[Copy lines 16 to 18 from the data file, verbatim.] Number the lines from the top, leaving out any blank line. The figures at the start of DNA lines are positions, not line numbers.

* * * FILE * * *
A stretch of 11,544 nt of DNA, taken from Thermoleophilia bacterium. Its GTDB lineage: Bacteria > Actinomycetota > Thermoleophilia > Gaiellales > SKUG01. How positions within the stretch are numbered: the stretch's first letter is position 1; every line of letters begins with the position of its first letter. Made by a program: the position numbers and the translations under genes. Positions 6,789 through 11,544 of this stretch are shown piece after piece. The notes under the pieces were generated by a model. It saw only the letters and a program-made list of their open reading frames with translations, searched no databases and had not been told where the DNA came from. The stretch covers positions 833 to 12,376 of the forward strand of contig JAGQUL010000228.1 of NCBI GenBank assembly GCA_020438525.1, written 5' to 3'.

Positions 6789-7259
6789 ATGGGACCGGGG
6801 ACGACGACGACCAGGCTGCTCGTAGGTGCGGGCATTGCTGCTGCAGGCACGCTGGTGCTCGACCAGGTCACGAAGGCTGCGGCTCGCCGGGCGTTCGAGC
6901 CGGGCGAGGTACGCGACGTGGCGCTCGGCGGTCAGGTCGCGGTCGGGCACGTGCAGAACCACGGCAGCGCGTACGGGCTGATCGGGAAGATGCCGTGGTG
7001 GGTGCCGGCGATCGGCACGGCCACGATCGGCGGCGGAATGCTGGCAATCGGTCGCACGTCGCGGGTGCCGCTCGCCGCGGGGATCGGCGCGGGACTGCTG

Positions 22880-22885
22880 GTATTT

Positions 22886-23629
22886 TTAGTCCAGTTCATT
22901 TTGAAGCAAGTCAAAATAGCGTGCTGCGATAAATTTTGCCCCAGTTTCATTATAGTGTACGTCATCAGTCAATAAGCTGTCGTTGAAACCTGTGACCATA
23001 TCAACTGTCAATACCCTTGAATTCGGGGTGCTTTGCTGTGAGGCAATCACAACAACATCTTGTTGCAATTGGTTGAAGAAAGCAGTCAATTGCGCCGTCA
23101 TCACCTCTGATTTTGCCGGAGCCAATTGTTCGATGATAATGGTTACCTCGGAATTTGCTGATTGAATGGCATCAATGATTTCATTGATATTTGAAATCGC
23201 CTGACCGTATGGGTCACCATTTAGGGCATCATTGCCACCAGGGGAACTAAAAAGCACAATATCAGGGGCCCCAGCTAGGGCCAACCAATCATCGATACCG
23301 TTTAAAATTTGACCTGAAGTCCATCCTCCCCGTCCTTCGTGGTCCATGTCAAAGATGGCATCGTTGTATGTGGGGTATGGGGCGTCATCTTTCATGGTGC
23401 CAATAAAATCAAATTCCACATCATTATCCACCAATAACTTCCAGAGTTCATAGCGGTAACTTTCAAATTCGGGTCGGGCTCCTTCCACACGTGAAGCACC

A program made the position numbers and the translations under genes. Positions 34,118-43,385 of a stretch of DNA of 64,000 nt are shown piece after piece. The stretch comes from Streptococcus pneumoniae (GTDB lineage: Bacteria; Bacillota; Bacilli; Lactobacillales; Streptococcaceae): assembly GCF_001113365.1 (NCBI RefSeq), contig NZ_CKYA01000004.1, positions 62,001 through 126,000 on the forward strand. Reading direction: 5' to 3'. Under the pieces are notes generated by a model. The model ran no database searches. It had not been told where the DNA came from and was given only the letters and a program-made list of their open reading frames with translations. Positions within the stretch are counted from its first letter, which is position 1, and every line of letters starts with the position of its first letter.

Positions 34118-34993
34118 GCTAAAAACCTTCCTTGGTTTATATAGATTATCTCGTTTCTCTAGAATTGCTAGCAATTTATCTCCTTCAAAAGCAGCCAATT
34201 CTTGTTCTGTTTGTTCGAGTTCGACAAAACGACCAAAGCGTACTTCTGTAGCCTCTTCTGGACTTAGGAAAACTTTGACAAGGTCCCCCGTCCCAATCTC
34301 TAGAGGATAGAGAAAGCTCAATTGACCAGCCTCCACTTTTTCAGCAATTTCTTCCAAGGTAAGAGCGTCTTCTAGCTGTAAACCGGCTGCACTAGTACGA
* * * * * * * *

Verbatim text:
23401 CAATAAAATCAAATTCCACATCATTATCCACCAATAACTTCCAGAGTTCATAGCGGTAACTTTCAAATTCGGGTCGGGCTCCTTCCACACGTGAAGCACC

A program made the position numbers and the translations under genes. Positions 34,118-43,385 of a stretch of DNA of 64,000 nt are shown piece after piece. The stretch comes from Streptococcus pneumoniae (GTDB lineage: Bacteria; Bacillota; Bacilli; Lactobacillales; Streptococcaceae): assembly GCF_001113365.1 (NCBI RefSeq), contig NZ_CKYA01000004.1, positions 62,001 through 126,000 on the forward strand. Reading direction: 5' to 3'. Under the pieces are notes generated by a model. The model ran no database searches. It had not been told where the DNA came from and was given only the letters and a program-made list of their open reading frames with translations. Positions within the stretch are counted from its first letter, which is position 1, and every line of letters starts with the position of its first letter.

Positions 34118-34993